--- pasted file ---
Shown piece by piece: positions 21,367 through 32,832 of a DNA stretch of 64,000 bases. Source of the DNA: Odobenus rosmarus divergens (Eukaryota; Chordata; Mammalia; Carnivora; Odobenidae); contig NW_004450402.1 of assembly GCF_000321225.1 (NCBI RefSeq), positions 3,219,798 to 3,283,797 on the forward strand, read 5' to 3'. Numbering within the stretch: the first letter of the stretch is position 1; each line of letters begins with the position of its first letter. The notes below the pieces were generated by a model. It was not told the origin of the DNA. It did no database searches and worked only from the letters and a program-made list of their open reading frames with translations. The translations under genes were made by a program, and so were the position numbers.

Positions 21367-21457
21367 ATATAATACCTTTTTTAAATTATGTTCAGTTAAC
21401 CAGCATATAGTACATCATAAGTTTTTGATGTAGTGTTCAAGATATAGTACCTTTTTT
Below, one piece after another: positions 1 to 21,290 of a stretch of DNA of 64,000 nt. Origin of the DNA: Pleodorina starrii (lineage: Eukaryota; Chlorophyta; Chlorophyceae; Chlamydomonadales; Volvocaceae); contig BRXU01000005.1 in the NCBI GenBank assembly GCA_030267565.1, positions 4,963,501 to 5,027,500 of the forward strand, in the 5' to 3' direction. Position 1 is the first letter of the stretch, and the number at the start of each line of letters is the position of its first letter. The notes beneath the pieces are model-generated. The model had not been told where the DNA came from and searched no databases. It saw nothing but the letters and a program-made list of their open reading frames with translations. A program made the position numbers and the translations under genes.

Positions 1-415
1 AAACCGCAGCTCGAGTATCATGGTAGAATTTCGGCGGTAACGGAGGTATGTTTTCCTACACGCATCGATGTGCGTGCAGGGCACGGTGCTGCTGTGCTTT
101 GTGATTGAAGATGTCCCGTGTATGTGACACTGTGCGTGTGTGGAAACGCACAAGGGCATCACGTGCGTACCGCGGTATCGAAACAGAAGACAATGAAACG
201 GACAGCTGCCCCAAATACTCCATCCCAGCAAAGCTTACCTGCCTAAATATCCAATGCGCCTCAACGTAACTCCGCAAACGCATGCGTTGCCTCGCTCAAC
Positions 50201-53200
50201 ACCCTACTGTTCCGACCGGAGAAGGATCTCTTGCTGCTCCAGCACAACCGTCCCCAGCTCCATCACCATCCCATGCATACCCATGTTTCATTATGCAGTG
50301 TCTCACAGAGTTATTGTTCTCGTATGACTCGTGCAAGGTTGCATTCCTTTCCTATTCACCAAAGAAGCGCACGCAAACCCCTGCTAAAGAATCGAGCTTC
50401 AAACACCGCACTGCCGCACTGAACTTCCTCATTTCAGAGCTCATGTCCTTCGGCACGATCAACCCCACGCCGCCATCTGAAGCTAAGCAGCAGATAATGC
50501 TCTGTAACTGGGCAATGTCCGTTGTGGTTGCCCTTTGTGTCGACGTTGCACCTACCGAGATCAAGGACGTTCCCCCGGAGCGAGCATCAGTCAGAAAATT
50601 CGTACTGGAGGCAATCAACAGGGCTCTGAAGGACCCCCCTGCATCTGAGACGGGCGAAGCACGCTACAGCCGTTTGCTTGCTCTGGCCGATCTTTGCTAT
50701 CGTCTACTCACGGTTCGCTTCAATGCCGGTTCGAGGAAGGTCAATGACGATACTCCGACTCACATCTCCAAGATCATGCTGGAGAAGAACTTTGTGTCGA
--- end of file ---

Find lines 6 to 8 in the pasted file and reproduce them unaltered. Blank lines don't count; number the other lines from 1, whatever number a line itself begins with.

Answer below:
Positions 1-415
1 AAACCGCAGCTCGAGTATCATGGTAGAATTTCGGCGGTAACGGAGGTATGTTTTCCTACACGCATCGATGTGCGTGCAGGGCACGGTGCTGCTGTGCTTT
101 GTGATTGAAGATGTCCCGTGTATGTGACACTGTGCGTGTGTGGAAACGCACAAGGGCATCACGTGCGTACCGCGGTATCGAAACAGAAGACAATGAAACG